My father used to tell me that nothing in life is a coincidence. Nothing happens by chance.
As Catholics, we were taught that God always has a plan. If He closes one door, another one will open and every single thing that happens to us has meaning, a purpose and a lesson.
The events that happen to people are not always fair. I can’t tell you how often I’ve said the words, “I can’t believe that happened to that person. They didn’t deserve it.” But I’ve learned that people who go through the toughest of times are the ones who rise up the highest.
Because when you’re knocked down by life hard, the only direction to go is up.
A few years ago, one of the greatest fears I had for myself came to pass. My so-called perfect life came crashing down around me with very little warning. I was living the life I was raised to believe was the “ideal”—married, two beautiful kids, a house in the burbs. None of us think that it will ever happen to us, so when my marriage imploded, I fell into a cavern of darkness so deep most of my friends thought at one time or another I wouldn’t make it out.
It was that bad.
In my mind, for a long time, I was the biggest failure I knew. Somebody didn’t want to be with me anymore. I wallowed in my “I’m not enough” story. I believed my family thought I was a complete loser. I was certain that everyone I knew, including people I had gone to school with back East, must be thinking, “What’s wrong with her that she can’t have a successful relationship?”
I was a single mom now and everywhere I went, I hung my head in shame. I struggled as a single mom. I felt completely overwhelmed. The lack of a partner day in and day out created the false belief that I couldn’t do it by myself. That the three of us weren’t a “real family.”
None of this was true of course. They are stories we make up about ourselves to avoid going inward and looking at ourselves and the opportunity we’ve been given to have something better. When anything happens that we consider a trauma, whether it be the loss of our job, a business, a relationship, a loved one in our life, or something as unexpected as getting cancer, there is this amazing opportunity to become real and rise into something greater than where we are.
For me, that failed marriage meant a stripping away of everything I thought I should be and should have in life so I could emerge as who I always was. I stopped pretending to be anything else and started to own all of my mistakes, insecurities and failures. I had to admit that I carried stories about what other people thought of me that simply weren’t true.
When we fall hard, most of us feel that we can’t get back up. Fear, uncertainty, depression, and the stories that “we can’t” are what keep us immobilized. We think, “How am I going to get through this? I’m never going to be happy again.”
You will. I promise you.
When we fail at something, when we lose everything, we are set free. We are redirected to a new path. One we never saw for ourselves. One we never would have ventured to go down had it not been for the failure.
Here’s what we have to do to rise up again:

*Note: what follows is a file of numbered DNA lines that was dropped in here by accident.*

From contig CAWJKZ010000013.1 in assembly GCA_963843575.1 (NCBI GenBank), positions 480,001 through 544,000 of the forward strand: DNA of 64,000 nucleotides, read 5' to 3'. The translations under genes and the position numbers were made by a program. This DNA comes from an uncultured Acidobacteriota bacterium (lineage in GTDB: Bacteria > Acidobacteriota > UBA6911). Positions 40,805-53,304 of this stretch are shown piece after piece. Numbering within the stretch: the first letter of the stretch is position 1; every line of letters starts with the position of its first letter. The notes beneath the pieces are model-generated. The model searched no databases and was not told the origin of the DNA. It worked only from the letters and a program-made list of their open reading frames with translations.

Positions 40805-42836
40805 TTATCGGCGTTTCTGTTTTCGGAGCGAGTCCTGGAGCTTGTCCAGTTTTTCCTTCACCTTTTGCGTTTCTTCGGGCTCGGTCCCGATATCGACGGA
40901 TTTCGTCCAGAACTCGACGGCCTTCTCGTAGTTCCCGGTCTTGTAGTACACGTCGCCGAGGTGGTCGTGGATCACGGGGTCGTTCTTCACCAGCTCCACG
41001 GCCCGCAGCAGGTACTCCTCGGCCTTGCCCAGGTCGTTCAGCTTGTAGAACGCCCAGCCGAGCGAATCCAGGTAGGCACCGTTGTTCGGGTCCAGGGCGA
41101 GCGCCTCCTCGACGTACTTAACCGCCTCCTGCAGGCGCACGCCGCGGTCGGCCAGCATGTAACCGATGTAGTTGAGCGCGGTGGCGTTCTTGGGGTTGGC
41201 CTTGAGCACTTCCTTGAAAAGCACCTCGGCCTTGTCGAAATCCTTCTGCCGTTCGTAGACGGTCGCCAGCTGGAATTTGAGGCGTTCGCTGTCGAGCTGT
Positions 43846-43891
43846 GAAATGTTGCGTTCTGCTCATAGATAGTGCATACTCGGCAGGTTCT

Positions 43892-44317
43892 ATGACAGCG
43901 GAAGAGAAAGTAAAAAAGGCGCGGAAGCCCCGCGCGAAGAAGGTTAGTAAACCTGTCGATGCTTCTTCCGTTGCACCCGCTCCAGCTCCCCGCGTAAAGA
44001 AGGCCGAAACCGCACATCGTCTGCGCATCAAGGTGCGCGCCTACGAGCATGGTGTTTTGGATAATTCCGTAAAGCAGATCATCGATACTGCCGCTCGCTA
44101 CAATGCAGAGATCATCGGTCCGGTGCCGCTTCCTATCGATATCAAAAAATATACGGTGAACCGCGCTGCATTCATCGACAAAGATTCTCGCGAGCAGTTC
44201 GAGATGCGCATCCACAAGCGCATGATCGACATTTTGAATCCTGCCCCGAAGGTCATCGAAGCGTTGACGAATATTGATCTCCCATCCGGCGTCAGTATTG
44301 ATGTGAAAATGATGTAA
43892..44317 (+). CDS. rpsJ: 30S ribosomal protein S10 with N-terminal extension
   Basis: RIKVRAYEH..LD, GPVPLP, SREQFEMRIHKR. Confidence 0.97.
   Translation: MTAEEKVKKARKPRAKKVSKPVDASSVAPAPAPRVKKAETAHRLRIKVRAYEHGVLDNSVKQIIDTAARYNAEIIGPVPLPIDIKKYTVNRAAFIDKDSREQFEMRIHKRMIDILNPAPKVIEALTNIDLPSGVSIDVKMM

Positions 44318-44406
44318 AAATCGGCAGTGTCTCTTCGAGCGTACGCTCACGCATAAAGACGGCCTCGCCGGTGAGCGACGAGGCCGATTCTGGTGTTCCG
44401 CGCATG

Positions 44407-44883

Trust that whatever is happening is a gift. It’s hard to believe it in the moment. But you’ll see it eventually.
Go inward and really look at how you co-created the experience. Failure becomes your greatest opportunity to do some deep inner work. What do you really want? Where were you settling before? What lies were you telling yourself to stay where you were at? What dreams can you make happen now that you’ve been set free from that thing you had before that you thought was the key to all your happiness?
Ask for help. I’ve witnessed first hand some of the biggest tragedies and most serious illnesses befall people who are so selfless and giving toward others that it’s the only thing that teaches them how to receive. They have no other choice. They have to reach out and ask to be taken care of. There simply was no other way for them to learn how.
Don’t stay stuck being the victim. We’re not victims unless we choose to be. The victim story has never served me. It allowed me to feel sorry for myself for a while. It allowed me to not take responsibility for my part in my own struggles. But it didn’t move me forward. Owning my role in things did. It empowered me. And there is no way to rise up out of the ashes until you empower yourself again.
Make sh*t happen. Don’t allow the sh*t to happen to you. That’s empowerment.
Here’s what I learned from my failure: I’m strong as hell. I’m beyond resilient. I’m ballsy and courageous. I’m imperfect and fearful and insecure at times and I’m not hiding that part of me from anyone anymore. Being the girl that had it together all the time and needed to be perfect was f*cking exhausting.
I have grace and dignity and can admit defeat. I have the most amazing family a girl could ask for. I’ve seen the rewards of my loyalty and devotion to my friends because I received it back tenfold in my darkest hours from them.
I learned to stop resisting what is. I’ve learned to surrender to what’s happening in the moment and not try to control things so much. I learned to be real and vulnerable with people, including men because I’ll be damned if I won’t love and be loved again.
I learned I’m worth it. That was the biggest gift of all I got. Love will find me again because I’m truly worth it.
Whatever you are going through, you can emerge defeated or you can pick yourself back up and fight. The trauma, the suffering, the pain—it’s come to make you greater. So don’t keep yourself down. Fight hard.
There’s something truly amazing on the other side.
Author: Dina Strada
Image: Lauren Treece/Flickr
Editors: Catherine Monkman; Emily Bartran